Two men were found floating in an ice box in the seas off Australia and told authorities they had spent 25 days adrift after their fishing boat sank with the loss of 18 other crew members, an official said today.
The men, 22 and 24, from the Southeast Asian nation of Myanmar, were rescued from the Torres Strait by a helicopter on Saturday and flown to a hospital on Thursday Island off the coast of Queensland state, Maritime Safety Authority spokeswoman Tracey Jiggins said.
Both men stood in the pink ice box which has waist-high sides and waved when they were spotted by a customs border protection patrol flight.
The men told police they had been aboard a 30-foot (9-meter) wooden fishing boat that sank Dec. 23 with a total of 20 crew from Thailand and Myanmar, which is also known as Burma.
Jiggins said the men found refuge inside a large insulated box that held ice on the boat. "At the time of the sinking, the two survivors also witnessed other crew in the water with no flotation devices," she said.
She did not know what the men ate or drank during their ordeal.
One of the rescuers, pilot Terry Gadenne, told Seven Network television that each man drank about four pints of water within seconds of being hoisted aboard the helicopter.
An official at the hospital, Dr. Oscar Whitehead, said the men were in good condition and would be discharged into the care of immigration authorities later Tuesday. He said their greatest medical problem had been dehydration.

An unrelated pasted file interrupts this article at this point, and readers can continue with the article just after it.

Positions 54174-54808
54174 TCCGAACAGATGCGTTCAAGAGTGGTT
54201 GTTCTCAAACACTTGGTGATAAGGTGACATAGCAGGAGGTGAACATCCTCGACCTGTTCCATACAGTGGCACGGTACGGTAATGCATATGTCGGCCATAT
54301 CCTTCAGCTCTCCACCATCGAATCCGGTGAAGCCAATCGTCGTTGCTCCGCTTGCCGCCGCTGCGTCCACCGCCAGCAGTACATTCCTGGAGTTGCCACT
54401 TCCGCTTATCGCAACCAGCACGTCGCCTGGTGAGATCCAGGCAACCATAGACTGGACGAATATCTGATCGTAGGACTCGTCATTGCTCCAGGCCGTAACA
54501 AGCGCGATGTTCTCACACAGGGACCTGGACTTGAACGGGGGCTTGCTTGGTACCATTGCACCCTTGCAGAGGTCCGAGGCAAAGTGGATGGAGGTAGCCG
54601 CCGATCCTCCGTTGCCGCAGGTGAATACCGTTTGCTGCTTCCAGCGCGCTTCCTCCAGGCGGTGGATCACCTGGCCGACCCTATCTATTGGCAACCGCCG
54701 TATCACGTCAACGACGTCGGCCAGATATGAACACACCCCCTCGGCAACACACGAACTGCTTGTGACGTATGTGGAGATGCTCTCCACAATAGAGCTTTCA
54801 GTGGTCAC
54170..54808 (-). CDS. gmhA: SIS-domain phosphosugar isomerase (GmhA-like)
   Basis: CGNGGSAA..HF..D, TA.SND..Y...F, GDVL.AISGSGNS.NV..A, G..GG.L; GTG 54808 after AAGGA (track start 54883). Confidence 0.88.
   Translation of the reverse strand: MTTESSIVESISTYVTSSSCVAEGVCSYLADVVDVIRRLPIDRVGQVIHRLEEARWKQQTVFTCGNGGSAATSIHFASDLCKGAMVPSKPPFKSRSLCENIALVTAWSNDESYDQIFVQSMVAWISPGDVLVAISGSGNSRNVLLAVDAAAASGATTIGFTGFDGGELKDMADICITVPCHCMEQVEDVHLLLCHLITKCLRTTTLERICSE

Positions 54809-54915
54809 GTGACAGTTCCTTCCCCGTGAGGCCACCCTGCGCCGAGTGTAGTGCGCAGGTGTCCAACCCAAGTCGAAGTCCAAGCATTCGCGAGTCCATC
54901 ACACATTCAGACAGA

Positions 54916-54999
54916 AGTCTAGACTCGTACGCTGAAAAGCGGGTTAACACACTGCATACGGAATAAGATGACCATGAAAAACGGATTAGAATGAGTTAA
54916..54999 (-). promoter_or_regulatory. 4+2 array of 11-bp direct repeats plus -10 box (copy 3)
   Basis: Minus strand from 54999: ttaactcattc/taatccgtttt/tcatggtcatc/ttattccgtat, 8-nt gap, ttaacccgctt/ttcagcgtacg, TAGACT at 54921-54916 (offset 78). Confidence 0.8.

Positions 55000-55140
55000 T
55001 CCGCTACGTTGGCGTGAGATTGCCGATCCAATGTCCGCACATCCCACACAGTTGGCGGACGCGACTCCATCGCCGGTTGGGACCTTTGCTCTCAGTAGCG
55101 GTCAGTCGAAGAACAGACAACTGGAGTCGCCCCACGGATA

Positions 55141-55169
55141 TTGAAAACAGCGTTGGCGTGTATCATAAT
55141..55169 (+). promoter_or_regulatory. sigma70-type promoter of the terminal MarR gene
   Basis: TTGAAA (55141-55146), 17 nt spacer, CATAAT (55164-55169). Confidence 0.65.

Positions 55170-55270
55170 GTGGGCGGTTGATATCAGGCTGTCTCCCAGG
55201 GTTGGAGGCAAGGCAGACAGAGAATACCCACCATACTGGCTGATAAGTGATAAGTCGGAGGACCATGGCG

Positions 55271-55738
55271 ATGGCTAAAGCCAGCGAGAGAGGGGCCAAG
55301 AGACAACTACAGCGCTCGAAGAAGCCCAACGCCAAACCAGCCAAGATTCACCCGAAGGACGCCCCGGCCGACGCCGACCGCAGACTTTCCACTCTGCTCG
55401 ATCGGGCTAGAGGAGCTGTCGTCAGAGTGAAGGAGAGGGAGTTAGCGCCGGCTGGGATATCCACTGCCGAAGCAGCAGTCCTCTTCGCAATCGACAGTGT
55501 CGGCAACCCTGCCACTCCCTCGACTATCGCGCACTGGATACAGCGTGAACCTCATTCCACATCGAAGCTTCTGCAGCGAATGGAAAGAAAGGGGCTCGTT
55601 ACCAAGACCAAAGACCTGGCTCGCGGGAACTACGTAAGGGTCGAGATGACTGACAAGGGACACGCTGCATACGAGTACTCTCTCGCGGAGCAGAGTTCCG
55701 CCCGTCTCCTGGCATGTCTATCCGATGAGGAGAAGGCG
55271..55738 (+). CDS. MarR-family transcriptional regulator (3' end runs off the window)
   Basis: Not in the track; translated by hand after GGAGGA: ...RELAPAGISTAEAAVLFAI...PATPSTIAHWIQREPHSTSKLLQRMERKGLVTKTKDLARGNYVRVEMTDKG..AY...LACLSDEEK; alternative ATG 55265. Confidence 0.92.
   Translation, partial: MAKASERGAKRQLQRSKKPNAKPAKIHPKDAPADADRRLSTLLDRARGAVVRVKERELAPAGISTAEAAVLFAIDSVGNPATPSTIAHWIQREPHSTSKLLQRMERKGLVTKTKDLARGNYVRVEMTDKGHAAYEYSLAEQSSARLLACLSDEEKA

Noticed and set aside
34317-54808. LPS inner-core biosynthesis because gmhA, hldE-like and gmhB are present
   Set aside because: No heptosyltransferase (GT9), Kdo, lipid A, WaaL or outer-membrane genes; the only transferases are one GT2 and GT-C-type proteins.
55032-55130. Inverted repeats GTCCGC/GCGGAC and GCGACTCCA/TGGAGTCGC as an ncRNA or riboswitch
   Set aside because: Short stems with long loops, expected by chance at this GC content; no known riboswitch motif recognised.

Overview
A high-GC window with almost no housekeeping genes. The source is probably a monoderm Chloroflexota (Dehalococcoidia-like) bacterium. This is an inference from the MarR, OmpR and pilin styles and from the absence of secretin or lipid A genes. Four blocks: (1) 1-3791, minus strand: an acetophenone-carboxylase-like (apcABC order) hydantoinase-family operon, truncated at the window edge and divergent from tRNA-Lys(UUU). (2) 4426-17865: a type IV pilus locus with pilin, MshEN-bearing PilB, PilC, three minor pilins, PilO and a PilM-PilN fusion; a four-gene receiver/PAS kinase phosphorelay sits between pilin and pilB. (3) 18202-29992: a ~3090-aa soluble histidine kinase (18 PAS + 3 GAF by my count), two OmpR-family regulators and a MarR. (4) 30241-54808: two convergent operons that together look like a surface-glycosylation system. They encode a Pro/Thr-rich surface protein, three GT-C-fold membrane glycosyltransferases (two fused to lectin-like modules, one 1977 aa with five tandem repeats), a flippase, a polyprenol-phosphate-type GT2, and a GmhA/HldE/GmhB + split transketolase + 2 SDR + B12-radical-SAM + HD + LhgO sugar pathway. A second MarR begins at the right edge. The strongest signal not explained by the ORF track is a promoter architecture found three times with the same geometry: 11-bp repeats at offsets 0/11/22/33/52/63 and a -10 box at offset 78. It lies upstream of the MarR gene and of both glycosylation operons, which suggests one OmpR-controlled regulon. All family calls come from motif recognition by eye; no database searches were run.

Immigration Department spokesman Sandi Logan said the men would likely be kept in a motel at Thursday Island under the department's supervision while officials attempted to prove their identities. Neither man had identity documents.
Logan did not know how long the men were likely to be kept in Australia.
The Myanmar embassy in Canberra had not contacted the men and did not intend to make any public statement, an embassy official said.
Officials did not know why the fishing boat sank, Jiggins said, but the two men said the vessel had been taking on water for some time before it went down.
The survivors were not able to provide accurate details of where the boat sank, Jiggins said. She said Australian authorities did not plan to search for other survivors.
"We've made an assessment ... that the remaining crew members would not be able to survive 25 days in the water without any form of flotation device," Jiggins said.Reuse content